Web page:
Sunday 26 March 2017

Strauss-Kahn hotel rape case will go ahead, say prosecutors

Former IMF chief Dominique Strauss-Kahn and his wife Anne Sinclair leaving their New York residence yesterday
Former IMF chief Dominique Strauss-Kahn and his wife Anne Sinclair leaving their New York residence yesterday

Rachael Alexander in New York

New York prosecutors investigating the sexual assault case against former IMF chief Dominique Strauss-Kahn last night insisted that the inquiry into the hotel rape allegations would go ahead.

After a meeting with Mr Strauss-Kahn's defence lawyers, prosecutors said that they would continue to investigate the case, despite speculation that the prosecution would be shelved.

"The investigative process is continuing, and no decisions have been made," said a spokeswoman for the Manhattan District Attorney's Office.

The charges, brought against Mr Strauss-Kahn in May by the office of the Manhattan District Attorney, appeared close to collapse over the credibility of the 32-year-old hotel maid from Guinea who accused him of attempted rape.

The alleged victim's version of events was unwavering, and police and prosecutors called her credible.

However, prosecutors had to rethink whether they could go forward with the case after finding that Mr Strauss-Kahn's accuser wasn't truthful about her background and the aftermath of the alleged attack.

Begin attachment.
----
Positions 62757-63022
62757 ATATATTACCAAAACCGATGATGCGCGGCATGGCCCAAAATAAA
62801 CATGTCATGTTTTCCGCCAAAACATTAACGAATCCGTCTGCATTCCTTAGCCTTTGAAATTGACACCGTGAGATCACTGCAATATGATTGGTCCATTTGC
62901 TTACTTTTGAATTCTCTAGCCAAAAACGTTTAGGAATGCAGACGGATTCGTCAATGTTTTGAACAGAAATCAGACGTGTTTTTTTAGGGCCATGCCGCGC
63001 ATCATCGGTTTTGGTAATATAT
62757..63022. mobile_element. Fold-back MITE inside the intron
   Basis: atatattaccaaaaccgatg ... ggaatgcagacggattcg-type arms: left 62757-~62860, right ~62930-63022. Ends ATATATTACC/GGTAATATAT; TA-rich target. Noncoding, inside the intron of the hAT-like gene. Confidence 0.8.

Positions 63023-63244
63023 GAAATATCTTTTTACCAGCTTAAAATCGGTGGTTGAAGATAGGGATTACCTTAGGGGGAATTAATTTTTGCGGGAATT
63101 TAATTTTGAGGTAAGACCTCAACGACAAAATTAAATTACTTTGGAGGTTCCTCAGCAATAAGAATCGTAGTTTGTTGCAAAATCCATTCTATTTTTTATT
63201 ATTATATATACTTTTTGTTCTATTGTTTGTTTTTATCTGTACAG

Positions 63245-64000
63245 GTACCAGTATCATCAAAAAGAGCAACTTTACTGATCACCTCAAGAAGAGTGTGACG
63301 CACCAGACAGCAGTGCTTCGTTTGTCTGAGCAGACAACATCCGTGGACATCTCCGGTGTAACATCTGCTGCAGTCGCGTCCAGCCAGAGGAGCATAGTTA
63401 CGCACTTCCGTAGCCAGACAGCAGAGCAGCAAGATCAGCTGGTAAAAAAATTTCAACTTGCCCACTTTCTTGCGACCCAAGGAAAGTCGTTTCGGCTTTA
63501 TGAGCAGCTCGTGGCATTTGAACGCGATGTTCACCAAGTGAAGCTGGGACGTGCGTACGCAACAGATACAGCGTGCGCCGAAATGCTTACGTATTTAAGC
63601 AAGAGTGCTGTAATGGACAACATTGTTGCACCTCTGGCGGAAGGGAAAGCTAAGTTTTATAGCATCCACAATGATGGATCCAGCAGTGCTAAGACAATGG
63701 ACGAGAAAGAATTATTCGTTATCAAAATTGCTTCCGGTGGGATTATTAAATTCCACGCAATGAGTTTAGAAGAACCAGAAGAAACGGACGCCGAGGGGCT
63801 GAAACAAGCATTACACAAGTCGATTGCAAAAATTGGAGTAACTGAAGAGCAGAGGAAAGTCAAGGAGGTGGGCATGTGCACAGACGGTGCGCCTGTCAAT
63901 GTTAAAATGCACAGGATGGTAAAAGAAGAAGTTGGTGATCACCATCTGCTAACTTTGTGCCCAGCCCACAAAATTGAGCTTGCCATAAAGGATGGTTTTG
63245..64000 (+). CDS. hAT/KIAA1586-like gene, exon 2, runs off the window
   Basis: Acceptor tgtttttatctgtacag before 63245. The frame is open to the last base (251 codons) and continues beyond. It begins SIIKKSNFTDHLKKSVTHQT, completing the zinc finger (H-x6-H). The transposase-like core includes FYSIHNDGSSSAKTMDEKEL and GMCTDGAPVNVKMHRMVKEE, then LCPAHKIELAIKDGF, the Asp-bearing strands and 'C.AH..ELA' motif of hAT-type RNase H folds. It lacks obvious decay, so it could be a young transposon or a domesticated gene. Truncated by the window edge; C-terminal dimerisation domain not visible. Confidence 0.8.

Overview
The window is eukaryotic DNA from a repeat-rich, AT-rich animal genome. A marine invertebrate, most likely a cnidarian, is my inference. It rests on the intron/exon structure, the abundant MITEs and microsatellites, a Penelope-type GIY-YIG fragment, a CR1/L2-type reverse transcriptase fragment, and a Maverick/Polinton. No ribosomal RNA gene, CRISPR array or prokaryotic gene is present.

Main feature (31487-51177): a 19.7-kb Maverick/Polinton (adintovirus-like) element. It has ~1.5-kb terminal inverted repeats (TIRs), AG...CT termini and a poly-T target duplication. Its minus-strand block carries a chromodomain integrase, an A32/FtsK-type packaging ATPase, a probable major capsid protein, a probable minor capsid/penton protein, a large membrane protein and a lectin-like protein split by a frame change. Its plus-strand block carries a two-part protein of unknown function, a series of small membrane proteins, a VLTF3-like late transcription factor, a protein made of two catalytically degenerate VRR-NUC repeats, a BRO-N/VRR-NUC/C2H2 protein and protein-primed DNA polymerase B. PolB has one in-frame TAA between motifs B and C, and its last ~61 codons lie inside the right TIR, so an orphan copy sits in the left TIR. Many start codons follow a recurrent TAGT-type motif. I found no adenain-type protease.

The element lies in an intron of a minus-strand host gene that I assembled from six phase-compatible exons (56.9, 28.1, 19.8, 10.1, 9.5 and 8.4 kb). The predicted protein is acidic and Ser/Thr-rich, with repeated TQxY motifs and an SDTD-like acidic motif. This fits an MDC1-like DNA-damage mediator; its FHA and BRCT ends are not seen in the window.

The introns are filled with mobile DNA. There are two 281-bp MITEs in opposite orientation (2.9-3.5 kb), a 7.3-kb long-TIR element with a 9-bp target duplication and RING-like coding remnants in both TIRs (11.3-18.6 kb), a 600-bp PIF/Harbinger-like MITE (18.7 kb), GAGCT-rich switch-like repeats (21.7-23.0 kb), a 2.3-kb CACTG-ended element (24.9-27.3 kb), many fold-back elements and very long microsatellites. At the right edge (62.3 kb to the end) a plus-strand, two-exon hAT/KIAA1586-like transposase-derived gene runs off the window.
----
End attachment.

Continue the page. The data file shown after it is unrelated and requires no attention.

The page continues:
But they haven't questioned her account of the encounter itself, at least publicly. Authorities haven't concluded no attack happened, but amid the revelations about the accuser's past lies, "the details are a bit more in doubt", said a law enforcement official.

Meanwhile, Mr Strauss-Kahn's attorneys have said they would be able to prove the encounter was not forcible.

In Paris, the official receipt of a complaint from novelist Tristane Banon means prosecutors must now decide whether there is enough evidence to charge him in France.

Ms Banon says Mr Strauss-Kahn tried to rape her in an empty apartment during an interview for a book project, struggling with her on the floor as he tried to tear off her clothes.

His lawyers have described the author's account as "imaginary" and say they plan to file a complaint accusing Ms Banon of slander. Her complaint faces a series of difficult tests and could even be dismissed long before reaching a trial.

Irish Independent

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